UNITED STATES DISTRICT COURT DISTRICT OF MINNESOTA Great Lakes Gas Transmission Limited Partnership, Case No. 09-cv-3037 (SRN/LIB) Plaintiff, v. ORDER Essar Steel Minnesota, LLC; Essar Steel Limited f/k/a Essar Steel Holdings, Ltd.; Essar Steel India Limited f/k/a Essar Steel Limited; and Essar Global Fund Ltd. f/k/a Essar Global Limited, Defendants. Brian A. Farlow, Hayley Ellison, Worthy W. Walker, Barbara L. Wohlrabe, and David W. Elrod, Elrod PLLC, 500 North Akard Street, Suite 3000, Dallas, TX 75201; Julian C. Zebot and Cooper S. Ashley, Maslon LLP, 90 South 7th Street, Suite 3300, Minneapolis, MN 55402, for Plaintiff. Douglas H. Flaum, Kevin P. Broughel, and Shahzeb Lari, Paul Hastings LLP, 75 East 55th Street, New York, NY 10022; Lousene M. Hoppe and Nicole M. Moen, Fredrikson & Byron, PA, 200 South 6th Street, Suite 4000, Minneapolis, MN 55402-1425; Thomas R. Thibodeau, David M. Johnson, and Ryan Stutzman, Thibodeau Johnson & Feriancek, PLLP, 302 W. Superior Street, 800 Lonsdale Building, Duluth, MN 55802, for Defendants. SUSAN RICHARD NELSON, United States District Judge Before the Court is a request from Plaintiff Great Lakes Gas Transmission Limited Partnership (“Great Lakes”) for permission to file a motion for reconsideration. (Pl.’s Letter of 6/1/17 [Doc. No. 1053].) Great Lakes seeks reconsideration of this Court’s May 26, 2017 Order (“the May 26 Order”) [Doc. No. 1052] in which the Court granted the request of 1 Defendants Essar Steel Minnesota, LLC,1 Essar Steel Limited f/k/a Essar Steel Holdings, Ltd., Essar Steel India Limited f/k/a Essar Steel Limited, and Essar Global Fund Ltd. f/k/a Essar Global for a Verified Bill of Costs on Appeal [Doc. No. 1037]. Defendants oppose Plaintiff’s request [Doc. No. 1054]. I. BACKGROUND A full account of the factual background is set forth in the May 26 Order. In short, following this Court’s entry of judgment against Defendants in the amount of $32,902,183.00, (see Am. Order for Entry of Judgment at 4-5 [Doc. No. 977]; Am. Judgment [Doc. No. 979]), Defendants filed a Notice of Appeal to the Eighth Circuit Court of Appeals. (Notice of Appeal [Doc. No. 987].) To stay execution of judgment pending the appeal, the parties entered into a stipulation requiring Defendants to deposit with the Clerk of this Court a supersedeas bond in the sum of $37,837,510.45, representing 115% of the judgment. (See Stipulation [Doc. No. 1006]; Order of 10/5/15 [Doc. No. 1007]; Bond [Doc. No. 1010].) To obtain the supersedeas bond, Defendants paid a premium of $756,750.00 to their insurer, the Atlantic Specialty Insurance Company (“Atlantic”), and, in order to renew the bond from October 2016 through April 2017, they further paid Atlantic a premium of $474,969.00. (Invoices, Ex. 1 to ESML’s Verified Bill of Costs on Appeal [Doc. No. 10371 at 2-3].) Defendants’ appeal to the Eighth Circuit was successful. Great Lakes Gas Transmission Ltd. P’ship v. Essar Steel Minnesota LLC, 843 F.3d 325, 334 (8th Cir. 2016). The Eighth Circuit instructed this Court to vacate judgment and dismiss the matter for lack 1 Essar Steel Minnesota, LLC has changed its name to Mesabi Metallics Company LLC. 2 of jurisdiction. Id. Defendants then filed a Bill of Costs with the Eighth Circuit, seeking an order requiring that Great Lakes reimburse them for a filing fee of $505.00, citing Rule 39 of the Federal Rules of Appellate Procedure and Rule 39A of the Eighth Circuit’s Local Rules. (Appellants’ Bill of Costs [Doc. No. 1040-1].) They further stated, “Appellants reserve the right to request taxation of the cost for preparation and transmission of the trial transcript and record, premiums paid for Appellants’ supersedeas bond, and the filing fee for the notice of appeal, from the United States District Court, District of Minnesota, in accordance with Rule 39(e) of the Federal Rules of Appellate Procedure.” (Id. at 1-2) (emphasis added). On December 28, 2016, the Eighth Circuit issued a short order permitting Defendants to recover from Great Lakes the sum of $500.00 as taxable costs on appeal [Doc. No. 10402]. Pursuant to Federal Rule of Appellate Procedure 39(e)(4), the Eighth Circuit directed Defendants to recover the statutory filing fee of $5.00 with this Court. (Id.) The order contained no language regarding Defendants’ reservation of rights for the taxation of costs on the premiums paid for the supersedeas bond. Defendants then requested an award from this Court for the $5.00 filing fee for their Notice of Appeal and the $1,229,719.00 in supersedeas bond premiums that they incurred, for a total of $1,229,724.00, to be paid by Great Lakes. (ESML’s Verified Bill of Costs at 1.) Great Lakes objected to payment of the supersedeas bond premiums, arguing that because Defendants did not seek an order regarding the taxation of supersedeas bond premium payments from the Eighth Circuit, nor did the Eighth Circuit address such costs, they were not recoverable under Rule 39(e). (Pl.’s Obj. at 1-2 [Doc. No. 1040].) Alternatively, even if they were recoverable, given the complexity of the jurisdictional issue 3 on which Defendants prevailed on appeal and Defendants’ conduct in “unnecessarily dr[agging] out this case for six years by asserting baseless defenses and engaging in otherwise dilatory litigation conduct,” the Plaintiffs asked the Court to decline to award the supersedeas bond premium payments as costs. (Id. at 4.) In the May 26 Order, the Court considered the matter a “close question” under Rule 39, (Order of 5/26/17 at 7), but authorized the taxation of the supersedeas bond premium payments, “as the Eighth Circuit awarded the appellate filing fee costs, directed Defendants to seek their statutory filing fee costs with this Court, and Defendants’ Bill of Costs gave notice of the reservation of rights to seek costs for the premium payments.” (Id.) The Court also declined to adopt Plaintiff’s alternative argument. (Id. at 7-8.) Rather, because Defendants ultimately prevailed on their appeal, the Court, in its discretion, granted Defendants’ request for the supersedeas bond costs. (Id.) II. DISCUSSION At this time, Great Lakes seeks permission to file a motion for reconsideration pursuant to Local Rule 7.1(j). Under that rule, a party seeking leave to move for reconsideration must present compelling circumstances in order to obtain the Court’s permission. L.R. 7.1(j). While the Court understands Plaintiff’s disagreement with the May 26 Order, Plaintiff has not identified any such compelling circumstances. As discussed in the May 26 Order, Federal Rule of Appellate Procedure 39(e)(3) provides that “premiums paid for a supersedeas bond or other bond to preserve rights pending appeal” are among the costs taxable in the district court. Because this Court’s judgment was vacated by the Eighth Circuit, and Defendants timely filed their Bill of Costs, 4 they were eligible to seek premiums paid for the supersedeas bond premiums, as costs taxable in the district court. The question here is whether, procedurally, Defendants were entitled to such costs where: (1) in Defendants’ Bill of Costs to the Eighth Circuit, they sought their $505 filing fees as costs and expressly reserved their right to seek the premiums on the supersedeas bond from the district court; and (2) the Eighth Circuit’s Order on Defendants’ Bill of Costs [Doc. No. 1033] did not address supersedeas bond premiums. As this Court acknowledged in the May 26 Order, the facts here are distinguishable from the relevant authority in the Eighth Circuit, Reeder-Simco GMC, Inc. v. Volvo GM Heavy Truck Corp., 497 F.3d 805, 807 (8th Cir. 2007), and Emmenegger v. Bull Moose Tube Company, 324 F.3d 616 (8th Cir. 2003). In Reeder-Simco, defendant Volvo, which prevailed on some of its defenses at trial, did not file a bill of costs with the Eighth Circuit, but instead asked the district court to tax as costs the portion of the supersedeas bond premiums attributable to the claim on which it prevailed. 497 F.3d at 807. Finding that it had no authority to do so, the district court denied Volvo’s motion and the Eighth Circuit affirmed. Id. While Great Lakes cites language in Reeder-Simco that requires an appellate court to specify which party is entitled to costs, and if so, what costs, (Pl.’s Letter of 6/1/17 at 1), the court there was addressing the situation in which, on appeal, judgment was both affirmed in part and reversed in part. Reeder-Simco, 497 F.3d at 808. Because of the potential for both parties to seek costs in a mixed ruling, the court reasonably stated, “[N]one of the costs listed as taxable under Rule 39(e) are recoverable in an affirmed-inpart/reversed-in-part case unless the appellate court so indicates.” Id. 5 The appeal here, however, did not afford mixed relief–Defendants entirely prevailed. And, unlike Volvo in Reeder-Simco, Defendants here filed a Bill of Costs with the Eighth Circuit. In Emmenegger, the appellee moved the appellate court for the taxation of supersedeas bond costs. 324 F.3d at 626. Great Lakes suggests that Emmenegger requires a level of specificity that is lacking here, asserting, “In Emmenegger, the court of appeals ordered: The following costs on appeal are taxable in the district court for the benefit of the party entitled to costs under this rule . . . (3) premiums paid for a supersedeas bond or other bond to preserve rights pending appeal.” (Pl.’s Letter of 6/1/17 at 1) (citing 324 F.3d at 626 n.12). But the language quoted by Plaintiff is not the Emmenegger court’s ruling, rather it is the Emmenegger court’s quotation of Rule 39(e)(3). See 324 F.3d at 626 n.12. The docket entry for the Eighth Circuit’s ruling on the supersedeas bond motion states, “JUDGE ORDER: denying appellant motion to recover costs at the appellate level. This does not preclude appellants from requesting the District Court to tax as a cost the premiums for their supersedeas bond.” (See Docket, Emmenegger v. Bull Moose Tube Co., No. 98-3191 (8th Cir. Jan. 31, 2000)). The Court does not characterize this language as “award[ing]” the movant the right to seek supersedeas bond premiums with the district court. (See Pl.’s Letter of 6/1/17 at 2.) Moreover, Emmenegger was a case in which, following two trials, and differing judgments, there was some question as to whether the party seeking supersedeas bond costs had “prevailed,” and was therefore entitled to such costs. 324 F.3d at 626. That is not the situation here. Again, the Court is unaware of any case that is precisely on point. That is why the May 26 Order distinguished the Eighth Circuit cases cited above, and also considered 6 persuasive authority from other jurisdictions, including the Second Circuit. Had Defendants lost their appeal to the Eighth Circuit, the supersedeas bond safeguarded the jury’s judgment in favor of Great Lakes during the appeal period. However, Defendants fully prevailed on appeal, after having incurred the expense of supersedeas bond premiums. Ultimately, because Rule 39 contemplates an award of supersedeas bond premium costs to be made to the district court, and because Defendants informed Plaintiff and the Eighth Circuit of their intent to seek such costs, the Court determined that such costs should be awarded. Again, Great Lakes presents valid arguments in support of its position. However, because no compelling circumstances warrant reconsideration, for the reasons noted above, and as previously articulated in the May 26 Order, Plaintiff’s request is respectfully denied. THEREFORE, IT IS HEREBY ORDERED THAT: 1. Plaintiff’s letter request for permission to file a motion for reconsideration [Doc. No. 1053] is DENIED. Dated: July 17, 2017 s/Susan Richard Nelson SUSAN RICHARD NELSON United States District Judge 7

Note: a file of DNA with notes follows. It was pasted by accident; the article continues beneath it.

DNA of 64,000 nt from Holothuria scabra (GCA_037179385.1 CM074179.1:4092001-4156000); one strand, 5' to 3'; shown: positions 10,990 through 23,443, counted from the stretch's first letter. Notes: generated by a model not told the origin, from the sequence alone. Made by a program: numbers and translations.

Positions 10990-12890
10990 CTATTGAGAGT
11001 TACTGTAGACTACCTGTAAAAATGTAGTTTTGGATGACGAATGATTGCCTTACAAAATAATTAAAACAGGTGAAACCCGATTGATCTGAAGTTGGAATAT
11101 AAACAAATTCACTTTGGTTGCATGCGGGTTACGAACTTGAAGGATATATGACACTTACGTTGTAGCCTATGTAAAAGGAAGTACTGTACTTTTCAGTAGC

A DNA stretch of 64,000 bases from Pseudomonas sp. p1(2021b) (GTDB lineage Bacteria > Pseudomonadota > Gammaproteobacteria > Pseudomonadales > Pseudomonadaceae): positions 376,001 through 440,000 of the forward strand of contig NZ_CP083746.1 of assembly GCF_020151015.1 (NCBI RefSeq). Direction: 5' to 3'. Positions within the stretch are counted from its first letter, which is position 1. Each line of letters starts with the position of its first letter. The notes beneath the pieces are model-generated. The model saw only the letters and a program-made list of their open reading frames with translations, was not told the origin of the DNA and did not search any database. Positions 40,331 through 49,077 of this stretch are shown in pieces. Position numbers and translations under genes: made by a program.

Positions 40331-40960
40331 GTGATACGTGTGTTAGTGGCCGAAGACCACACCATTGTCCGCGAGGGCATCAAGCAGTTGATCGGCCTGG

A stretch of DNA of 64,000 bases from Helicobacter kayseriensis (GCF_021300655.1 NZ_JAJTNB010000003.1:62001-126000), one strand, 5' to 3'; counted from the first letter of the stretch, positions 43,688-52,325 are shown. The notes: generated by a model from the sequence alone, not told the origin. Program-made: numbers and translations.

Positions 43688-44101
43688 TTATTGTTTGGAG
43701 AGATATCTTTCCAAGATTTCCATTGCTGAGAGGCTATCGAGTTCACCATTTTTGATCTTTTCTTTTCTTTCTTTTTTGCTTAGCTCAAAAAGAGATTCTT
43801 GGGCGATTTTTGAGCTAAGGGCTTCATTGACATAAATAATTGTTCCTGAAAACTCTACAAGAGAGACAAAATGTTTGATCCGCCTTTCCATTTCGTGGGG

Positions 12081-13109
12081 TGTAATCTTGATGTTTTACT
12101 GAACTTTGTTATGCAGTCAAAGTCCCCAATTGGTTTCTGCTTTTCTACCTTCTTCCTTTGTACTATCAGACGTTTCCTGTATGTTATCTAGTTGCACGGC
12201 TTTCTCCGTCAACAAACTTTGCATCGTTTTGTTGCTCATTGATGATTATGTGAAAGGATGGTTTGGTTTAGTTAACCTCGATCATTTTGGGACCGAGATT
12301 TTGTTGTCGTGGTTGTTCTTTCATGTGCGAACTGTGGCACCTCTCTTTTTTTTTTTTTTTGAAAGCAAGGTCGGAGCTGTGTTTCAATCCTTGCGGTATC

Disclaimer: Justia Dockets & Filings provides public litigation records from the federal appellate and district courts. These filings and docket sheets should not be considered findings of fact or liability, nor do they necessarily reflect the view of Justia.

Why Is My Information Online?